Tag Archives: multiplexed survey

The beast lives on

Anyone new to this blog or geophysics in archaeology is recommended to read the material on the “Geophysical survey in archaeology” page.

Yesterday saw Kris, Pauline and Jim wrestling with the beast once more. It really is something one only does once in a while simply because one would die of boredom to spend too much time on it. The tick-tick-tick-tick-tick-tick-cherble cannot go fast enough. We are going to do one more day so that we have covered the whole of the house on the hill. Here are the results so far:

Fig. 1: the multiplexed Earth Resistance survey, day 2.

As we saw yesterday, the downslope wall seems to have much deeper foundations than the upslope ones.  I’ll do a more detailed write-up when I have the last day’s worth of data and I can compare the images to the GPR slices.

The GPR team of Mike, Nigel, Adrian and Dave completed yet another 80x40m block. This time they headed south.  The block crosses the ‘1955 ditch’, the late first century boundary of the town. Figure 2 shows a composite of time slices.

Fig. 2: Composite of GPR slices (top row, then second row etc.).

As can be seen, there is a rectangular building in the top-middle of the plot. This seems to be a simple building with four downstairs rooms, the thin one of which is probably a staircase to an upper floor.  It lies parallel to the ‘1955 ditch’ which shows as a lighter band running across some of the slices from about 0m 30 to 40m 0.

The new software allows me to undertake an “overlay” analysis which produces a composite image from different time-slices.  This should help see the whole of a structure when different parts of it are at different depths.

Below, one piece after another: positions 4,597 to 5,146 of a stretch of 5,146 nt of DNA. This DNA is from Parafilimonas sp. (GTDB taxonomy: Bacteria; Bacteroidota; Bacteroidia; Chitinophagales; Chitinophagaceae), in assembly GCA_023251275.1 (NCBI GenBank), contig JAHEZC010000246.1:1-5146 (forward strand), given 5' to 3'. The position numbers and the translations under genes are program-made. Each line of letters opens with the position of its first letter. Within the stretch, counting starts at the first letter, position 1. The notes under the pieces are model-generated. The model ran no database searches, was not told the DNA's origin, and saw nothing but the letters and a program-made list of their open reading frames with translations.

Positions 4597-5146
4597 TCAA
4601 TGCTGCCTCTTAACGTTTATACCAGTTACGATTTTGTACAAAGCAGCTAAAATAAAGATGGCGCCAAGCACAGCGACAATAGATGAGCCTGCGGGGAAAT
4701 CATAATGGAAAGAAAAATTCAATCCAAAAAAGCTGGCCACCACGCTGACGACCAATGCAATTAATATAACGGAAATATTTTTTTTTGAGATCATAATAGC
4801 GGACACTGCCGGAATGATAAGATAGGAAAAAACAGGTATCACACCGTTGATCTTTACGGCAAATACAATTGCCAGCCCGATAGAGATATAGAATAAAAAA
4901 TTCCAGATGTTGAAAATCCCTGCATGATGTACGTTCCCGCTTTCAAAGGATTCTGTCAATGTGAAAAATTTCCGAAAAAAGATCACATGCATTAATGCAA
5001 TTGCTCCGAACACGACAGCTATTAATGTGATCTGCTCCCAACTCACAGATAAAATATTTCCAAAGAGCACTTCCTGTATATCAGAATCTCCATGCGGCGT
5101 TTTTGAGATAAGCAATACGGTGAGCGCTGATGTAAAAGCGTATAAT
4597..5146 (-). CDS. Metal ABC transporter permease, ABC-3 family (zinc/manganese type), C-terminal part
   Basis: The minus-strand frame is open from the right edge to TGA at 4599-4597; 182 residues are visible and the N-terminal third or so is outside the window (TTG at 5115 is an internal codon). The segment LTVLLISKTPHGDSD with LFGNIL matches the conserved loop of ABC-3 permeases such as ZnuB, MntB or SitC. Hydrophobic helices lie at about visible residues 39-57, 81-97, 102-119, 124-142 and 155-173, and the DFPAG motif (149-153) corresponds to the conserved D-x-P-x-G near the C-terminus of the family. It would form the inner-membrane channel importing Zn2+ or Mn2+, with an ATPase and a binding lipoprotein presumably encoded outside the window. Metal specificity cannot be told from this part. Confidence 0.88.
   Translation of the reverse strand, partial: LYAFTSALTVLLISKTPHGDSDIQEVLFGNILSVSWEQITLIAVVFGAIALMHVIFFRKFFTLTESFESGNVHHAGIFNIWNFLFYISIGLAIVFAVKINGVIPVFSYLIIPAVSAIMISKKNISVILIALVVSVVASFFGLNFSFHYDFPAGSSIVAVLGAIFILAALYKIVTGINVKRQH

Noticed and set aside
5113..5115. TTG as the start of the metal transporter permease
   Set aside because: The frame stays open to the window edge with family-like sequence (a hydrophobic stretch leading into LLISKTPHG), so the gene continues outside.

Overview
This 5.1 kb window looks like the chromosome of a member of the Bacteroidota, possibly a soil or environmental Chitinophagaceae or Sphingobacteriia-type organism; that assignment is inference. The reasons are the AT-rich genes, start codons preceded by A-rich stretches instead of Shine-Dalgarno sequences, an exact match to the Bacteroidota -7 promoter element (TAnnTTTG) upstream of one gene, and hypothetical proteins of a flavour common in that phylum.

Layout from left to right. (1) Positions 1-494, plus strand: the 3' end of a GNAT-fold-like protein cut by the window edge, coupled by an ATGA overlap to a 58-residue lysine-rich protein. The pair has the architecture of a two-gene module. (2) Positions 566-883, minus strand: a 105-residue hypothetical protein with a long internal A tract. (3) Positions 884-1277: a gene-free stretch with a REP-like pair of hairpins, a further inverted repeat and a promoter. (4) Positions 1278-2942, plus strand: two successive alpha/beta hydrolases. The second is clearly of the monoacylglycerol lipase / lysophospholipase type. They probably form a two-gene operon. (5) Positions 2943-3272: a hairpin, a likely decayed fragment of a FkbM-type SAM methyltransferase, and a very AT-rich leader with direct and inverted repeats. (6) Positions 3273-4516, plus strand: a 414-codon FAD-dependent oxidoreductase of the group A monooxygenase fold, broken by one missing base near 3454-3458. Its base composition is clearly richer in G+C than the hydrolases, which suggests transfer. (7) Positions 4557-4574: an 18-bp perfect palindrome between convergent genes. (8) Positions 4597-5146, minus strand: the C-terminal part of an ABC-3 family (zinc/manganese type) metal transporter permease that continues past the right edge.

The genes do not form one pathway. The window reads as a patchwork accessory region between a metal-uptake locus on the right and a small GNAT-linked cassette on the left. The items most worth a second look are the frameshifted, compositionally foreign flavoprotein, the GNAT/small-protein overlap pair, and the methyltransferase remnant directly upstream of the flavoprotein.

Fig. 3: Overlay analysis of the GPR results from day 8.

The overlay shown in Fig. 3 certainly shows part of the 1955 ditch more clearly.

Fig. 4: the mag data in this area. The yellow box represents the area surveyed on day 8 shown in Fig. 3.

One curious thing about the 1955 ditch is how varied its response in the magnetic data is.  Here, the ditch shows as a strong black and white feature running across Fig. 4 from the NW corner.  There is, however, quite a sudden change just at the edge of the GPR grid shown in yellow. Clearly, the ditch must have had quite a complex history and that the story of “dug c.AD 80, out of use c.AD 125″ is probably too simple.  In the southern part of the town, we found a later building constructed over the line of the ditch, but here the ditch seems to have remained clear of buildings, at least for some of its length.  There are some quite large circular black blobs in the magnetic data (“circular magnetic anomalies” in the jargon) which are probably large pits.  A few of those show in the GPR data when one compares the two data sets carefully, but you wouldn’t notice them otherwise.  Although some things show in both data sets, such as the building we found in the latest GPR results, some only show in one or other.  It is definitely worth doing both.

On Wednesday we will be back at Gorhambury, one team using “the beast” and one using the GPR.  We’ll be back to “normal” Earth Resistance survey on Thursday.

Many thanks to everyone who helped.

The beast

Anyone new to this blog or geophysics in archaeology is recommended to read the material on the “Geophysical survey in archaeology” page.